• Low-entropy session tokens. If your session tokens are guessable or predictable (too short, generated by an insecure PRNG, or otherwise possible for an attacker to find a live one in a reasonable amount of time), an attacker can simply deduce the session token of another user and set that token in their own cookie.
  • Session fixation. If a user's token doesn't change when the user logs out, then on a shared PC (e.g. in a library, Internet cafe, or school computer lab) an attacker can log in, record the token they get, log out, and wait for a victim to log in. When the victim does, the attacker-recorded token now points to the victim's live session, and can be put in the attacker's own cookie on another machine to hijack the session.
  • Clickjacking (also known as "UI redressing"). This attack relies on the ability to embed your site in an iframe or other sub-document, which the attacker positions carefully on their own website, along with CSS to obscure (or mostly obscure) the embedded content of your site. Then, the attacker tricks the user into clicking on locations that the user expects to interact with the attacker's site, but which actually pass those clicks through to the embedded sub-document pointing at your site. While complicated attacks are hard with clickjacking, you could potentially entice a user to do something like click a button that turns off a security feature, installs a malicious add-in, or deletes some content.
  • SQL injection (or other server attack) to steal sessions tokens. There are many things that SQLi and other server-side attacks can be used for. In fact, usually these are much more powerful than just hijacking another user's session. But if you particularly want to, you could potentially dump the table of active sessions from the DB (or wherever else it's stored) and then set any of those tokens in your own cookie to take over that session. This can be mitigated by hashing the token before storing or looking it up in the DB (which also prevents linear-time brute-force guessing of the token via timing attacks) but, like HttpOnly, mitigating that specific threat isn't enough, you really need to prevent SQLi (and XSS) in full generality.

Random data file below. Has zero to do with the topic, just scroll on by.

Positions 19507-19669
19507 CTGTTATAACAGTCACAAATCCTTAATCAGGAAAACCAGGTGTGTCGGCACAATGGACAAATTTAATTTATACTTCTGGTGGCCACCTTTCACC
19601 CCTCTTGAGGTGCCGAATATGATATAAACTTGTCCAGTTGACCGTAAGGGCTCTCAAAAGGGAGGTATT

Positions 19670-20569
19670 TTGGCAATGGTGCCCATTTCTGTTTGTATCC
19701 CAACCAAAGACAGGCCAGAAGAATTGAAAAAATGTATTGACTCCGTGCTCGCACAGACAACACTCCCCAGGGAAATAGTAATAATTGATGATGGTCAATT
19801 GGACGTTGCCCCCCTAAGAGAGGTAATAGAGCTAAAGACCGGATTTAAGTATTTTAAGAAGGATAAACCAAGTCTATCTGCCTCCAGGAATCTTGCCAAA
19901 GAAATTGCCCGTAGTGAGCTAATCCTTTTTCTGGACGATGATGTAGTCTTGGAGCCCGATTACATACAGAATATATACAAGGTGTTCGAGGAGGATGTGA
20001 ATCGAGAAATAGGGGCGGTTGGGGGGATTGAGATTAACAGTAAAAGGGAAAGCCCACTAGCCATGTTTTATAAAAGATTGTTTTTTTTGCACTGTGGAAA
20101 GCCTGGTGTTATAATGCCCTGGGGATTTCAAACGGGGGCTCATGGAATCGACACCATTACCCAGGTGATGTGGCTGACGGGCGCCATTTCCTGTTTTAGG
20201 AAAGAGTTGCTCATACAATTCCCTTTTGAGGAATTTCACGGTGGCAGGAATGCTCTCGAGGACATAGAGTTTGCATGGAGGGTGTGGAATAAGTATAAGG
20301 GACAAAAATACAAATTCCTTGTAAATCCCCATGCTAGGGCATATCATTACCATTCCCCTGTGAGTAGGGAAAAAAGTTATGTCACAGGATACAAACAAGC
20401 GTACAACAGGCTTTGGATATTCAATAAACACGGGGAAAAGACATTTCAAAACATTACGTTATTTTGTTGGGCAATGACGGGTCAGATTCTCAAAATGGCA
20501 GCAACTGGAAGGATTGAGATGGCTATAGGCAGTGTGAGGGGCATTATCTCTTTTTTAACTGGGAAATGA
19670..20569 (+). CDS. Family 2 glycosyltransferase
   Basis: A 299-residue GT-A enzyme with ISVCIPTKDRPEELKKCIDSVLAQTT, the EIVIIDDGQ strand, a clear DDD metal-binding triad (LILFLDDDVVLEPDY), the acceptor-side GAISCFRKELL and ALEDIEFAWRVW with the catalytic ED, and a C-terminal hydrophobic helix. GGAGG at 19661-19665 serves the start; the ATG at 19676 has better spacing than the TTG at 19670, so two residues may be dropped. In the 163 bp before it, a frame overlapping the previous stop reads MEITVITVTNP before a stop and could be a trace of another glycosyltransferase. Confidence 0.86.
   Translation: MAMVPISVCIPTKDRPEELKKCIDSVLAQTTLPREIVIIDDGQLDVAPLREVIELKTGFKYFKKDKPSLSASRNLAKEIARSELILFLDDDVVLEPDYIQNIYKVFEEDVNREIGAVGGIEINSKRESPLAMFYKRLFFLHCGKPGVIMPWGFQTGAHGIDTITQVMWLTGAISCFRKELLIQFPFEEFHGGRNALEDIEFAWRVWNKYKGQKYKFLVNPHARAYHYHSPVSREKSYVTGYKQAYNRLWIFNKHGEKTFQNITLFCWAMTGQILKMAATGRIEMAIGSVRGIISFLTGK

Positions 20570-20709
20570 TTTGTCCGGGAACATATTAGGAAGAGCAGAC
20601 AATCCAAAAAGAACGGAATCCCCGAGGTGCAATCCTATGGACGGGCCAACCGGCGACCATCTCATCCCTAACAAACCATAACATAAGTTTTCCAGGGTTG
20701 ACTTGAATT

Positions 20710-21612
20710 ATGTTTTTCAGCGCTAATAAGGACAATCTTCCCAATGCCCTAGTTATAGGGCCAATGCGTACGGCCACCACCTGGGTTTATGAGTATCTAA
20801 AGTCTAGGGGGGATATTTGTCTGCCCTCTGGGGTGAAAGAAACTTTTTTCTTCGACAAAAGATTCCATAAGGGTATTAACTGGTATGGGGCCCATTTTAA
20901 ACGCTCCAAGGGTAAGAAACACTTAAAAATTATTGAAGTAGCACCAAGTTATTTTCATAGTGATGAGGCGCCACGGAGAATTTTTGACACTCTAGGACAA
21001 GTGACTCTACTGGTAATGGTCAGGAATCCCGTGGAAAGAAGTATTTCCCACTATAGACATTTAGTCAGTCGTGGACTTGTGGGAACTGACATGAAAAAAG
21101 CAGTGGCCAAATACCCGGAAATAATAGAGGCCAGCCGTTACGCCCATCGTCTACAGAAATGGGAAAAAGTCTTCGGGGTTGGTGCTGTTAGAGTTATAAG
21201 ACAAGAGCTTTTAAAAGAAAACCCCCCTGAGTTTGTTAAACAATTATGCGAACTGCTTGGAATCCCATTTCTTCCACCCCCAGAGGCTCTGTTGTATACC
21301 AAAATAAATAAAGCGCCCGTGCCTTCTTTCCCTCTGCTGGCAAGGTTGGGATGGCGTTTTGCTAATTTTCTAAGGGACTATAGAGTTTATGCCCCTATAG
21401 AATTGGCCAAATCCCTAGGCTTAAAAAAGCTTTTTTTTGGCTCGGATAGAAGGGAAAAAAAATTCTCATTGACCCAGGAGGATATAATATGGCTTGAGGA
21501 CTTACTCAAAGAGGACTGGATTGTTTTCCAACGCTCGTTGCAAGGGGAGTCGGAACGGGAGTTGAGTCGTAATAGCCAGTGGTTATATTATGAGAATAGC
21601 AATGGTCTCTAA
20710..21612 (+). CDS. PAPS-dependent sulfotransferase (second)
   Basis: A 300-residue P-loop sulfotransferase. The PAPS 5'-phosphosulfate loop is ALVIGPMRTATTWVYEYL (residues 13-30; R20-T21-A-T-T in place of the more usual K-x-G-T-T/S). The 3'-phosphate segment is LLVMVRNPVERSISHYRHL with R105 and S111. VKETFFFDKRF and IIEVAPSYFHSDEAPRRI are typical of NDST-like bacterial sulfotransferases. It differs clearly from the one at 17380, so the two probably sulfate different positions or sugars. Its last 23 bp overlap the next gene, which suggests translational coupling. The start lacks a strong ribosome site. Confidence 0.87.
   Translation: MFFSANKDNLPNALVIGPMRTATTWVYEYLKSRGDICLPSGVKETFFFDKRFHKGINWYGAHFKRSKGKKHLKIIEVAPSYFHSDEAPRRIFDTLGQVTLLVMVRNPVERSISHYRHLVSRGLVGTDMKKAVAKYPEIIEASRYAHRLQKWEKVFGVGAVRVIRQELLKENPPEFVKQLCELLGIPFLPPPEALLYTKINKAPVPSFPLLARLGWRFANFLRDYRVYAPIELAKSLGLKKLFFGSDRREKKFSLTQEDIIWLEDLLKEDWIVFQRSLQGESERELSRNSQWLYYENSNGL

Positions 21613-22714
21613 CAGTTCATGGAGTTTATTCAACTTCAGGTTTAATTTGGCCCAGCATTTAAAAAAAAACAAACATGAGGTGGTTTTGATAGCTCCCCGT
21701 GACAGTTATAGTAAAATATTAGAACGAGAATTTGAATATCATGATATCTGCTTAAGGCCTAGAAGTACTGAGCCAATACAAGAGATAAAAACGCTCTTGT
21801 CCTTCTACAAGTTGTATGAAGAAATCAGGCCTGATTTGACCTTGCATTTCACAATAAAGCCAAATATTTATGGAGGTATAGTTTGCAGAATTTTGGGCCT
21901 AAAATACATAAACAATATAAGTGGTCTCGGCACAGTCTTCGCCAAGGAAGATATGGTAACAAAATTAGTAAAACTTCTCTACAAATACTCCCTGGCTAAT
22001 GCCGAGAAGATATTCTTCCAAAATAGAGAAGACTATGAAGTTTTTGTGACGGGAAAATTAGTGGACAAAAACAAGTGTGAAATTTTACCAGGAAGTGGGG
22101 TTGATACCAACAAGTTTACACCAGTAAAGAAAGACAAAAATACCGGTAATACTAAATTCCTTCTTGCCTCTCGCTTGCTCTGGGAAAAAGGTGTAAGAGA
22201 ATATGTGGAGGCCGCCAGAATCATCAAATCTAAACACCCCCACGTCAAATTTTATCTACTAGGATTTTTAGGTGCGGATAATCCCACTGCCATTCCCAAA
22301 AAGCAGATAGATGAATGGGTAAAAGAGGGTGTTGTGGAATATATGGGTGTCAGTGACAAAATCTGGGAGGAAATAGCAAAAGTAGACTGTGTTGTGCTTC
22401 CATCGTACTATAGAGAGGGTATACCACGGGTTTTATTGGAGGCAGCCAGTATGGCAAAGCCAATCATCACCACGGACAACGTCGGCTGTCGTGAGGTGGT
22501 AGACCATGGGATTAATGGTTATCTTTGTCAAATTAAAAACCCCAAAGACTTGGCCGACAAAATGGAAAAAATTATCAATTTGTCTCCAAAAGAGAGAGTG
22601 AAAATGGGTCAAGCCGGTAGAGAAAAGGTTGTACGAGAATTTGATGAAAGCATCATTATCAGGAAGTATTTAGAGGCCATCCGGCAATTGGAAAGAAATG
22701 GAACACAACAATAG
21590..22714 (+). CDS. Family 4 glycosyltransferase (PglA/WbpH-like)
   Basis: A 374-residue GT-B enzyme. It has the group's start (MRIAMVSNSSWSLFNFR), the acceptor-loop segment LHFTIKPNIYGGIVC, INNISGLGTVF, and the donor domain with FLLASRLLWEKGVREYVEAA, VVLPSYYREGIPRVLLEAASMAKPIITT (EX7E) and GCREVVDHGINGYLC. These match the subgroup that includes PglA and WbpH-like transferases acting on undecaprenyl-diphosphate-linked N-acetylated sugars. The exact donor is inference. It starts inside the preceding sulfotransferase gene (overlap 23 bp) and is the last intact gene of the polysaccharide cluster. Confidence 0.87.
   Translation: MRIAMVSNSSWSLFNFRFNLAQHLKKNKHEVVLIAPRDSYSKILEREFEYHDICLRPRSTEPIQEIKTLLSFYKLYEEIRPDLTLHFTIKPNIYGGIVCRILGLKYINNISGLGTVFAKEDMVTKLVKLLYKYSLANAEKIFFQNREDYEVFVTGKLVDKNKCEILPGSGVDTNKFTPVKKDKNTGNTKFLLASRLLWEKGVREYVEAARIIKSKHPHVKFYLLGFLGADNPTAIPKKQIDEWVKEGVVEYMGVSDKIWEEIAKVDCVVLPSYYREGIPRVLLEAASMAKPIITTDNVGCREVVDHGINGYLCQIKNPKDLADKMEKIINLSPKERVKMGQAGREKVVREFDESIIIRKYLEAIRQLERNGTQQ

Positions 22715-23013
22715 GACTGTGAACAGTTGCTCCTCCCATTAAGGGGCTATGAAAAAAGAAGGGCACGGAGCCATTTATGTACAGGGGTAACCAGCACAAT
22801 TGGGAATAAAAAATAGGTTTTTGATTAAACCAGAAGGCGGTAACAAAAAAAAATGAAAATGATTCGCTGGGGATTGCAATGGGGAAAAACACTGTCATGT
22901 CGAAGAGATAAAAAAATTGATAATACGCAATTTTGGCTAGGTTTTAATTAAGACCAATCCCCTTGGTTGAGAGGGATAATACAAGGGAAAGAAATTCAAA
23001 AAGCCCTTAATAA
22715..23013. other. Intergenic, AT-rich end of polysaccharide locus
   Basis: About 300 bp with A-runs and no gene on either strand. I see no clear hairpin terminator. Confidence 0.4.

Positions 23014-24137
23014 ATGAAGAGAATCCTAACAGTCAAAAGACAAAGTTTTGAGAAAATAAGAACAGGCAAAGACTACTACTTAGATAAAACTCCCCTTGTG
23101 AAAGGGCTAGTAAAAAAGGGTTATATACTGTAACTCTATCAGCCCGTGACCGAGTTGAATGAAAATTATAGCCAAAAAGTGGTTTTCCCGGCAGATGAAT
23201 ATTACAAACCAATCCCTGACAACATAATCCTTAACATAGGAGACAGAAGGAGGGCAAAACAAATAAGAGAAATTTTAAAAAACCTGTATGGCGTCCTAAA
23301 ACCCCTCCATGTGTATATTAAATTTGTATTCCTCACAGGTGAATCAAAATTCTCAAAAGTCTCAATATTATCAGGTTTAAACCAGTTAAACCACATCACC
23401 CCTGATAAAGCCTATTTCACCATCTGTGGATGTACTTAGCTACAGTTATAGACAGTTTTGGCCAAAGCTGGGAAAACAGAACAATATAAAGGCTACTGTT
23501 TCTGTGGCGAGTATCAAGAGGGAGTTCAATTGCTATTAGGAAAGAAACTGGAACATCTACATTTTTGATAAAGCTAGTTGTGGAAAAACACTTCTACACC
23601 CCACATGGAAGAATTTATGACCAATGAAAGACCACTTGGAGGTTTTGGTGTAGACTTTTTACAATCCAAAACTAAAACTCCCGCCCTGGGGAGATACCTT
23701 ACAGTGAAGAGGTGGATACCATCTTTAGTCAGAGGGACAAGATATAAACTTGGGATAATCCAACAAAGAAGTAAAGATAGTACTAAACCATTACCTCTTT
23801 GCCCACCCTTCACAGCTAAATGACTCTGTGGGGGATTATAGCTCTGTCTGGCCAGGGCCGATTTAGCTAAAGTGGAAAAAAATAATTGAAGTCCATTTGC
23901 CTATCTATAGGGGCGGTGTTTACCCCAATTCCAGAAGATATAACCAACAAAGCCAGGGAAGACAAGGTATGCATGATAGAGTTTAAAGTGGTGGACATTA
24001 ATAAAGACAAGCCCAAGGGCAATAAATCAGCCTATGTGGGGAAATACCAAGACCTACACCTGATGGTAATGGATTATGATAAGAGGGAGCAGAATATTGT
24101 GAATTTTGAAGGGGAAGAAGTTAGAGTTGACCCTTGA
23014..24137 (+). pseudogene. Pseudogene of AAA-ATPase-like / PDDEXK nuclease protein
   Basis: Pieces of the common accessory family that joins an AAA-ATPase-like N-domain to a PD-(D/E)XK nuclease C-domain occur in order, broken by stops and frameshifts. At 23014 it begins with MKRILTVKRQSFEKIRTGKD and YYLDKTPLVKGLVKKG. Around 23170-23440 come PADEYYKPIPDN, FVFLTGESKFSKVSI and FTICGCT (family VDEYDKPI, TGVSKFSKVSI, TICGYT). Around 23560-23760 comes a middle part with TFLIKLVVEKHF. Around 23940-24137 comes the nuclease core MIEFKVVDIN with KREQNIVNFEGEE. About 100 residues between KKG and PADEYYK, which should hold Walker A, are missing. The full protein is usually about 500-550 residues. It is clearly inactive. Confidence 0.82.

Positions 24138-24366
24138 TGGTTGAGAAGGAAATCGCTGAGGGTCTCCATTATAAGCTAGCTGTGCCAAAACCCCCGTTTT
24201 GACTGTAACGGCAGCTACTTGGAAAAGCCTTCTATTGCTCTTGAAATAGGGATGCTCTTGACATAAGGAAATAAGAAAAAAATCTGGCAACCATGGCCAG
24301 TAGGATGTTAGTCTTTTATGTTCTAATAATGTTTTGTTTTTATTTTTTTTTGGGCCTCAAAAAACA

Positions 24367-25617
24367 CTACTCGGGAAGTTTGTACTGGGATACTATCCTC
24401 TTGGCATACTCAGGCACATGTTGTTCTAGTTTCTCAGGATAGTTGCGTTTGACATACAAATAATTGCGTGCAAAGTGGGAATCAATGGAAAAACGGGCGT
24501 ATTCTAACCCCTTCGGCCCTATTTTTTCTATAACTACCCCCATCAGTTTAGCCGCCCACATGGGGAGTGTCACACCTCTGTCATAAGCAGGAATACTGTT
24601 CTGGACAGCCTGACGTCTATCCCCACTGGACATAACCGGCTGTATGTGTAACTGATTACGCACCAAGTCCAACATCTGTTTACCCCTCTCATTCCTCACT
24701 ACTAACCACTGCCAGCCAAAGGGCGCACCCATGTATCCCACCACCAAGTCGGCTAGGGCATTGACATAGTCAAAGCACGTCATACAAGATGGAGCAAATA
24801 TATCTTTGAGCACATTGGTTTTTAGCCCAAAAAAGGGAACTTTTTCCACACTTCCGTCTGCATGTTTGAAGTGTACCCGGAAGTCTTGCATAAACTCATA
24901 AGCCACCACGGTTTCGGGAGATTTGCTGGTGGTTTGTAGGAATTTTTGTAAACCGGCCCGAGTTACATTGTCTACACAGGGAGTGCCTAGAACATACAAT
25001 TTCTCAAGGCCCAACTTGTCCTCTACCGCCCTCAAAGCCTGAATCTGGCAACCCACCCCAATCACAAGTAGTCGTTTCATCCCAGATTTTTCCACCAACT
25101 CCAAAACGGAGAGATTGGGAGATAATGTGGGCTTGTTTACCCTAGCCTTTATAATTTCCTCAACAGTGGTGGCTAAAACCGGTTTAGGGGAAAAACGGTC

• Thank you I started to study about a short time ago your answer was very complete and will help me a lot!!
    – H01F
    Commented Jan 7 at 14:48

CSRF attacks don't require JavaScript access to the session ID. In fact, they are typically performed from other sites (hence the name Cross-Site Request Forgery) which are already blocked from reading the session cookie due to the same-origin policy. The problem is that if an attacker-controlled site tricks your users into making a request to your site (either automatically through JavaScript or by getting them to click a button), then this request will, by default, include the session cookie automatically and look authentic. To prevent CSRF, you need an additional token which is included in the form data. Since this anti-CSRF token is not sent automatically as a cookie, the attacker would have to actually read the token value from your site -- which they cannot due to the same-origin policy.

However, there is a different cookie parameter which does provide some protection against CSRF attacks: Through the SameSite attribute, it is possible to prevent the session cookie from being sent in cross-site requests and stop CSRF attacks from other sites. This protection is weaker than anti-CSRF tokens, though, because it does not prevent attacks from subdomains and is not supported by legacy browsers.